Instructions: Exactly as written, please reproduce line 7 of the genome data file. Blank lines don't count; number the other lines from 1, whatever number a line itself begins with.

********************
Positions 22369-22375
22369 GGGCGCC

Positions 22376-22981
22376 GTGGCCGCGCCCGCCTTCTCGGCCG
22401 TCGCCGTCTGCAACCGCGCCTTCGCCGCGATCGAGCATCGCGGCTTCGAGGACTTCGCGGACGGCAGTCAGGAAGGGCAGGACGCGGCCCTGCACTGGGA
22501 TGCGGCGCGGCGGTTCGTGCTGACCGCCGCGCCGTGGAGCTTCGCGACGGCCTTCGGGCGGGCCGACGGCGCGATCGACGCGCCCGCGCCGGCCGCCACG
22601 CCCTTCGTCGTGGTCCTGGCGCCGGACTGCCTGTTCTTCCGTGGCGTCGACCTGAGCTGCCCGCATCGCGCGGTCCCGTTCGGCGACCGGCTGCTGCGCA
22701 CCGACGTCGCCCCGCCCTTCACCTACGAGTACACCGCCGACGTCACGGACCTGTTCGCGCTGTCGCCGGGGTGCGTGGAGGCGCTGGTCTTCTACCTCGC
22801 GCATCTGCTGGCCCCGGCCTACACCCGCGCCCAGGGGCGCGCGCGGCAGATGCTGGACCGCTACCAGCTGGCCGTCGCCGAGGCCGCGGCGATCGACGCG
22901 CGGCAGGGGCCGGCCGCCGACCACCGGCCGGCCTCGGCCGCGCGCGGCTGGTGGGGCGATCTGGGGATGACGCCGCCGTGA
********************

22601 CCCTTCGTCGTGGTCCTGGCGCCGGACTGCCTGTTCTTCCGTGGCGTCGACCTGAGCTGCCCGCATCGCGCGGTCCCGTTCGGCGACCGGCTGCTGCGCA